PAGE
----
For the better part of a decade, the music industry has been coping with the realities of the digital world, from the great boon of new ways to legally distribute music, to the bane of online piracy. Now, thanks to technological change and competitive creativity, the many players in the vast television industry — studios, entertainment conglomerates, over-the-air broadcasters, cable and satellite companies, advertisers, stores that rent or sell DVDs — are nervously realizing that TV’s turn has come.
Many of those who produce content for television worry that the sort of illegal downloading that plagued the music industry will soon seriously deplete TV audiences. This is a misguided concern. It is true that the spread of broadband Internet access and the improvement of file-sharing software has made the online piracy of TV and movies somewhat easier, but illegally downloading TV shows remains too slow and too difficult for all but the most tech-savvy users. And by the time the technology improves enough to make piracy a widespread option, television content will likely be distributed — legally — in new ways that make piracy less of a problem.
The real issue is that viewers now have more choices and more control in how and when they view TV, and this expansion of choice and control will fundamentally change the nature of video entertainment forever. Television programs are being made available on DVD very soon after they air. Cable companies are being pushed — by both consumers and policymakers — to consider more à la carte options for the channels and prices they offer. Shows recorded on TiVo can be transferred to your computer or iPod. Following several years of experimenting with video-recording and video-on-demand technologies, cable and satellite companies are now inking deals with networks to offer customers TV shows whenever they want. Google, AOL, Yahoo, Microsoft, and Apple are all setting up services to sell network TV shows, both new and old. Sony and Microsoft are angling to turn their video-game devices into portals for passing more programming into the home. And other technological advances — like high-definition televisions, next-generation DVDs, and handheld video devices — are just beginning to catch on.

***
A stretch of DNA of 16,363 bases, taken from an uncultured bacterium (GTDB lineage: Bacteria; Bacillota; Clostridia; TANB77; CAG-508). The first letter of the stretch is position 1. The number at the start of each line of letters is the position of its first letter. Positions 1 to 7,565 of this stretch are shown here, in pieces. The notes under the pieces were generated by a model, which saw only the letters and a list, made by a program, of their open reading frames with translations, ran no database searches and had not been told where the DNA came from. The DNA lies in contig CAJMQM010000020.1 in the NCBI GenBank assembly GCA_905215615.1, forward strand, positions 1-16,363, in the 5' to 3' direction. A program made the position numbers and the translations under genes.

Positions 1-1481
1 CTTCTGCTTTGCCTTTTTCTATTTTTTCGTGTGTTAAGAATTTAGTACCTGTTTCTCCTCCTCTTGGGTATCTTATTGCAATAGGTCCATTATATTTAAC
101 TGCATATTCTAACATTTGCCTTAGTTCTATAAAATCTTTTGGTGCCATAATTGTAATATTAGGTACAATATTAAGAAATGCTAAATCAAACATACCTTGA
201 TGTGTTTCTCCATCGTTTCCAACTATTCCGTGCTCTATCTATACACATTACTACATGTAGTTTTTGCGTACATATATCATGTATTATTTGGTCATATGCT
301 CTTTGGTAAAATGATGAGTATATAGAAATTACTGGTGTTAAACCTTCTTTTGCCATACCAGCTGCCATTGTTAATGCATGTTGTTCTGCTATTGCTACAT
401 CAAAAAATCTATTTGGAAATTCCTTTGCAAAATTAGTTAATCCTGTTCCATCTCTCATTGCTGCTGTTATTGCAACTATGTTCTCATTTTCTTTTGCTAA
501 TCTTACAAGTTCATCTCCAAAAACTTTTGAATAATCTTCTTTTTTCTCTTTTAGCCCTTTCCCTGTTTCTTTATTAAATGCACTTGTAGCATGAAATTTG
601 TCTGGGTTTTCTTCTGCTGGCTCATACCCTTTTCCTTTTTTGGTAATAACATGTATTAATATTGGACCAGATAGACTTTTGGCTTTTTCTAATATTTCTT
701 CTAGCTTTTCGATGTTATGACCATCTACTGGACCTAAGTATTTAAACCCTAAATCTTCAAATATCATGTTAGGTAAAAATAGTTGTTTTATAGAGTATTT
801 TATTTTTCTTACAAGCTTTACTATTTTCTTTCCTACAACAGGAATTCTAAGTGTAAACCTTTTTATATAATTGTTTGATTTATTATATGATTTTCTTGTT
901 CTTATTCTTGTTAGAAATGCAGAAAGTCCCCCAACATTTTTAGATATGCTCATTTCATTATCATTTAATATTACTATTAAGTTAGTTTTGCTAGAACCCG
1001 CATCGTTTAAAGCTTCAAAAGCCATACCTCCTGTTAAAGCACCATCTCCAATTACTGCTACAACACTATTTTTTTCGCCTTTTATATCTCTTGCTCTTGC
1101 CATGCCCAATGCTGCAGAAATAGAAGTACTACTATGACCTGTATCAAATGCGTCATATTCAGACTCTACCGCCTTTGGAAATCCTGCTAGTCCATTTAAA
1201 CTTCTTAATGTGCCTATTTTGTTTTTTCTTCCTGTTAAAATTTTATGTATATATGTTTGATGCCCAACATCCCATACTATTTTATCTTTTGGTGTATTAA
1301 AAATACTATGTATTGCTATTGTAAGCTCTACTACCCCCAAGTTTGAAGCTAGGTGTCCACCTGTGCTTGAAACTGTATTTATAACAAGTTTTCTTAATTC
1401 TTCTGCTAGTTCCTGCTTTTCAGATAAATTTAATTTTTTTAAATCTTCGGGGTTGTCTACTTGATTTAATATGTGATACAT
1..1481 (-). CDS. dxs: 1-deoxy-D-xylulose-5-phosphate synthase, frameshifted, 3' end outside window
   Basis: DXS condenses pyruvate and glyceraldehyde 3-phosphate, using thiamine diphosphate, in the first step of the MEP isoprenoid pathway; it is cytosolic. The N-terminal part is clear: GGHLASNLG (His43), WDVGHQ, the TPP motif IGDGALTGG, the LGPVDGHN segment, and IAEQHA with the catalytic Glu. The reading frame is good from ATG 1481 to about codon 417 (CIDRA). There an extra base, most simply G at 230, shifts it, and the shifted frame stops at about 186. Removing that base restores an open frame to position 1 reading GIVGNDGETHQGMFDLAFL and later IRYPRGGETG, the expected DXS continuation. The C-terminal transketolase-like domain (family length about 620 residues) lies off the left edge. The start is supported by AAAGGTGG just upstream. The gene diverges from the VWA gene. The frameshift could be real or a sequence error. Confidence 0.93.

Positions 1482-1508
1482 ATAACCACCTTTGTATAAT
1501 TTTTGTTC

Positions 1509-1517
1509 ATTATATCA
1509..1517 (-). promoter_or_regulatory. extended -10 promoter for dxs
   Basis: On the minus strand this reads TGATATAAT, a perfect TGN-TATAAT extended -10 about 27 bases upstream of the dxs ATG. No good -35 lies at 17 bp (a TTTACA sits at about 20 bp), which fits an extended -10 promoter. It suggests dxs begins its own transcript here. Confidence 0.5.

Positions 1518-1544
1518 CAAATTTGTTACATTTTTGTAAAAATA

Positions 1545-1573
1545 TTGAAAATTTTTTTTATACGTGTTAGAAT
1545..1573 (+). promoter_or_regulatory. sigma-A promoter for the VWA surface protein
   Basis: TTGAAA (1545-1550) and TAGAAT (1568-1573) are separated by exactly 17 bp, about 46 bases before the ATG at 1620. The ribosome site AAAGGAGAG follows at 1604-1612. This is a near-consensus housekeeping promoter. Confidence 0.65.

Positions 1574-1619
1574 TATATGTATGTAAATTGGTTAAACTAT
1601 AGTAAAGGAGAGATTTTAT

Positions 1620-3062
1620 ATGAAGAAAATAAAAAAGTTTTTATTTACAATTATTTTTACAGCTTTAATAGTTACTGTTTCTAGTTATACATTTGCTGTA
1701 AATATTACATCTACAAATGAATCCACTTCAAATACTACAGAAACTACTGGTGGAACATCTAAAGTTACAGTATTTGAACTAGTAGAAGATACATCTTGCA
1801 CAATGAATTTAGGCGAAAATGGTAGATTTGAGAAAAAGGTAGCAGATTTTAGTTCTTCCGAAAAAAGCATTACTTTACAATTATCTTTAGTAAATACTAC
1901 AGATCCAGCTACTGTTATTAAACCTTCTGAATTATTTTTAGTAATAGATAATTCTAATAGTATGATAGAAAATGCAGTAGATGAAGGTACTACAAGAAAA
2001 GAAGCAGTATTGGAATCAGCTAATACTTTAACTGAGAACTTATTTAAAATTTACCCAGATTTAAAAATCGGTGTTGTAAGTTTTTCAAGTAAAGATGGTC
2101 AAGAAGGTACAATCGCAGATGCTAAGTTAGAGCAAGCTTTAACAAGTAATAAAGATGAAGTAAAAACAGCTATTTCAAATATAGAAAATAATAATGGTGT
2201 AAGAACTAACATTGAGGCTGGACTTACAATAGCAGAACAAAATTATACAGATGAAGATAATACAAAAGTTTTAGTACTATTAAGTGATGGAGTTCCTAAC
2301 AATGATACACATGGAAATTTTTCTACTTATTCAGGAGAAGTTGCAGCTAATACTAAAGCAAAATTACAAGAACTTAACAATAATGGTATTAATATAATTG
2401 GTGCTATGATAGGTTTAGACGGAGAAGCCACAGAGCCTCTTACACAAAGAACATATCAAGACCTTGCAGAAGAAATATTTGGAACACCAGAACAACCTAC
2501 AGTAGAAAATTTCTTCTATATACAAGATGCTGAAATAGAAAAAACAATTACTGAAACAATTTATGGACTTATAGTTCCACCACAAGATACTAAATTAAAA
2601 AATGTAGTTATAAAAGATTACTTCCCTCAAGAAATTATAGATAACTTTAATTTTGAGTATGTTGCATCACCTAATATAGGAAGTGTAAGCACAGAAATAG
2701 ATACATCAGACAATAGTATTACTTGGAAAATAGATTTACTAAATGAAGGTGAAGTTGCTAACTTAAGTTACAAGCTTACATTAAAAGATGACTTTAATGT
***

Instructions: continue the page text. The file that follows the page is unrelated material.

It is almost impossible to keep track of the many innovations and corporate deals announced in this area in 2005, and more should be expected in the coming months. Clearly, we are in the midst of more than a mere industry shake-up; we are facing the end of TV as we know it. The longstanding fundamentals of the TV industry — including the use of advertising as a source of revenue and the concept of regular programming schedules — may not make much sense in the coming years. We are hurtling toward a time when TV programs will be available anywhere on nearly any device, when viewer fees will replace ad income, when the only shows worth watching live will be sports and news. We can only hope that greatly increased choice will result in improved programming, and that the constant availability of any and all of our favorite TV programs won’t make us forget how to turn off the tube.
The New Atlantis is building a culture in which science and technology work for, not on, human beings.
TV is Dead, Long Live TV